Enderby rallies behind food bank

Keeping the doors open at the Enderby Food Bank will rely on the community pulling together

Keeping the doors open at the Enderby Food Bank will rely on the community pulling together.

Individuals, non-profits and civic leaders are trying to determine their next steps after the Vernon-based Salvation Army announced it would no longer provide food or operational support for the food bank.

“We have a lot of stakeholders committed to filling this need but how it will look hasn’t been determined,” said Raquel Knust, a city councillor.

“We’re going into Christmas soon and I’m concerned because 110 hampers are usually given out. We’ll all be scrambling to pull this together.”

About 20 to 40 hampers are distributed to residents every month.

The Salvation Army became involved with the Enderby Food Bank about 20 years ago, and the focus was administrative, such as paying the bills.

Capt. Jean-Curtis Plante says the original role for the Salvation Army has now expanded into most duties, including providing food.

“It’s been costing us significantly every year and they were never in our jurisdiction,” he said, adding that the food bank was informed two years ago that a new model was needed.

“We told them that, ‘We can’t financially cover you because we are going through restructuring ourselves.’ There’s been no responsibility at the community level to operate the food bank financially or provide food.”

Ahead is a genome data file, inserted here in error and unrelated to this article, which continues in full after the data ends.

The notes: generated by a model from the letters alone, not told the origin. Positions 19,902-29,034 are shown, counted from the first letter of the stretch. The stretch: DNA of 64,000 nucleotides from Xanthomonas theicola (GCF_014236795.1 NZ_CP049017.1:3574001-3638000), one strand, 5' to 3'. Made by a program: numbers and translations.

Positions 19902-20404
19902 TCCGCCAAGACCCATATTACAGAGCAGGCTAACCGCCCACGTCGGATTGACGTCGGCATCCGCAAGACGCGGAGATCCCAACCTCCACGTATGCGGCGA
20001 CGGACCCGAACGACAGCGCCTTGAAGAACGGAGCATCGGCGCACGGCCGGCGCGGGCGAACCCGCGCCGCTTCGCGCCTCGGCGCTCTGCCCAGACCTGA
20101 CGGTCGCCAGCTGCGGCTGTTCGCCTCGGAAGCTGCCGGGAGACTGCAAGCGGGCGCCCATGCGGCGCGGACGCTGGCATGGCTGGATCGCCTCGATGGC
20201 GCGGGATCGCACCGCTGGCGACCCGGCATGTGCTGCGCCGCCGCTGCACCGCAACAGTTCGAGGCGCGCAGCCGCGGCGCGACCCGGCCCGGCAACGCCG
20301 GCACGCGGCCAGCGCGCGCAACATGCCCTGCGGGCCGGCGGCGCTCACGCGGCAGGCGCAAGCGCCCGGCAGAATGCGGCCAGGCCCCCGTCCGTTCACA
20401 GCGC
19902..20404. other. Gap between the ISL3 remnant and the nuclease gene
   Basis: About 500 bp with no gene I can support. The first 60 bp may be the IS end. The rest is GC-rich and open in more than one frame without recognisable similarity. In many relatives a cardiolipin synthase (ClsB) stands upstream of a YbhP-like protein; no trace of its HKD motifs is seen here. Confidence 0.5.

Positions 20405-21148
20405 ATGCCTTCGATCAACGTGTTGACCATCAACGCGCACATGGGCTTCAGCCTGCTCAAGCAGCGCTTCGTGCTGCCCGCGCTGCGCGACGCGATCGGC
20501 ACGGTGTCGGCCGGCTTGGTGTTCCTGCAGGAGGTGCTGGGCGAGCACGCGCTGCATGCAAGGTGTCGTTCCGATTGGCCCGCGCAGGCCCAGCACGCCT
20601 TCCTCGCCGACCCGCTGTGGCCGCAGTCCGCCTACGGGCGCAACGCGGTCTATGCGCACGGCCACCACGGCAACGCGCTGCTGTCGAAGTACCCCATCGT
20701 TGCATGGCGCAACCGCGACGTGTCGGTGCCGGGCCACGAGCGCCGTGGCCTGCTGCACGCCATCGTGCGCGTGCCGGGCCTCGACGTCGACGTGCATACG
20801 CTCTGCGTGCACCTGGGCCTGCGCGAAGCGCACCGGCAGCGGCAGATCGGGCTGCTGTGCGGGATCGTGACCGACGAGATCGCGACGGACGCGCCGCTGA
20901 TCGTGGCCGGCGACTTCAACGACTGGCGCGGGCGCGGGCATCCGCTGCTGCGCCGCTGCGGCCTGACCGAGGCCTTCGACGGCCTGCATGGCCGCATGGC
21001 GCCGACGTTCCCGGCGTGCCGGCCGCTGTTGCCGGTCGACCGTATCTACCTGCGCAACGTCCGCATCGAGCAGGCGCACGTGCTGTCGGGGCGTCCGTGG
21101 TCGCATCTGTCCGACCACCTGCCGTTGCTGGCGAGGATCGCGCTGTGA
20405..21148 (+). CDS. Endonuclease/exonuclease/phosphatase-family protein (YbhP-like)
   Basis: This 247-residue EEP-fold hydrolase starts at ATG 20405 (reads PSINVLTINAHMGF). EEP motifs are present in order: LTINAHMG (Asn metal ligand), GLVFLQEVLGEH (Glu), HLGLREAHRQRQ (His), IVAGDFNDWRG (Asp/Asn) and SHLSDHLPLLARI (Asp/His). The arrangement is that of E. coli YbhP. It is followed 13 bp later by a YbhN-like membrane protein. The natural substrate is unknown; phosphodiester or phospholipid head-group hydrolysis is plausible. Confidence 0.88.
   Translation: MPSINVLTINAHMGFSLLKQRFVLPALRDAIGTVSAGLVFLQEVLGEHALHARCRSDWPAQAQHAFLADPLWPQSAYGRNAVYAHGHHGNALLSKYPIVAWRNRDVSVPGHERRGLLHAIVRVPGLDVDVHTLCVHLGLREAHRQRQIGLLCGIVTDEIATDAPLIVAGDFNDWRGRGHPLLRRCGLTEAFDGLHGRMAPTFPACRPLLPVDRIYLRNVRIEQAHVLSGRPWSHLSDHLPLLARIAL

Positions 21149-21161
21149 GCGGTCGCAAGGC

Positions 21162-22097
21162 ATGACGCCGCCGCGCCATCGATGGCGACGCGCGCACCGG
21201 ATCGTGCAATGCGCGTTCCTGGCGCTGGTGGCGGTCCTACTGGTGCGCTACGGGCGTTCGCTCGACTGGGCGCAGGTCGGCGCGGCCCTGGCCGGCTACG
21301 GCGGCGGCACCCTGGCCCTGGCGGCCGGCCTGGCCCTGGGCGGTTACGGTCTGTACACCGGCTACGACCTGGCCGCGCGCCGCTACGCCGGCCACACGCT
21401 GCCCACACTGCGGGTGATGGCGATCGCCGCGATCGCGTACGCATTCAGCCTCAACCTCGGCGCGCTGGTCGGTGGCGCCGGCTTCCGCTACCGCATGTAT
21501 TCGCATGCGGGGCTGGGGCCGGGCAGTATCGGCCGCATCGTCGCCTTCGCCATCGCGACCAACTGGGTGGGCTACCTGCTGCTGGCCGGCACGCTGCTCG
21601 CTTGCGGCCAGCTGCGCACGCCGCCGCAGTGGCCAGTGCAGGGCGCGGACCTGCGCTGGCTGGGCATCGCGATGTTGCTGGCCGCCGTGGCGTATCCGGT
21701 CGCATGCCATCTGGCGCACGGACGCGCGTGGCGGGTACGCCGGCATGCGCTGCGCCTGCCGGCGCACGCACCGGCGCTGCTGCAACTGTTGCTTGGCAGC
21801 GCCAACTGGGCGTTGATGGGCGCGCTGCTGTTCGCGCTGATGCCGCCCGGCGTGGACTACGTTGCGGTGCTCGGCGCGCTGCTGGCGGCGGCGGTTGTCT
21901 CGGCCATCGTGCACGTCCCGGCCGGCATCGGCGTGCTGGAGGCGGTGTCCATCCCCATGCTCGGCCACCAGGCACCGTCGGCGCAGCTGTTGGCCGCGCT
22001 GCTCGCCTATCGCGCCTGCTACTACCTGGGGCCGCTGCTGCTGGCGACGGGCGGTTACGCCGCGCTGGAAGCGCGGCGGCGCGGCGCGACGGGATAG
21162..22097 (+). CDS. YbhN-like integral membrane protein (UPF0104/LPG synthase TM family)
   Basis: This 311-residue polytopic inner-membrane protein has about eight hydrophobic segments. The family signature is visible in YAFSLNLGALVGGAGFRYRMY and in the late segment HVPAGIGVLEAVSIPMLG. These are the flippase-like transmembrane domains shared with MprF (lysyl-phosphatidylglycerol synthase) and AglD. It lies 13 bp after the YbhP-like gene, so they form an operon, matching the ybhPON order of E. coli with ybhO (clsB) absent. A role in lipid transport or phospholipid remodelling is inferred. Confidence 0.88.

Plante says the Salvation Army was contributing $10,000 a year to Enderby, and it’s willing to write off the food bank’s debts and help through the transition until a new organization can be established.

“Other partners in the community are willing to partner so it’s time to let them do it,” he said.

“I feel confident that the partners want to make the Enderby Food Bank sustainable and independent. It’s time for Enderby to take responsibility for Enderby.”

Mayor Greg McCune insists stability is required for the food bank because many people in the community require the service.

“We need to keep something in place and we will because that’s the kind of community we are. We want people to donate locally,” he said.

Dianne Nadeau, the long-time food bank co-ordinator, is confident the agency will continue to be active in the community.

“We will work away at getting all of the details ironed out,” she said.











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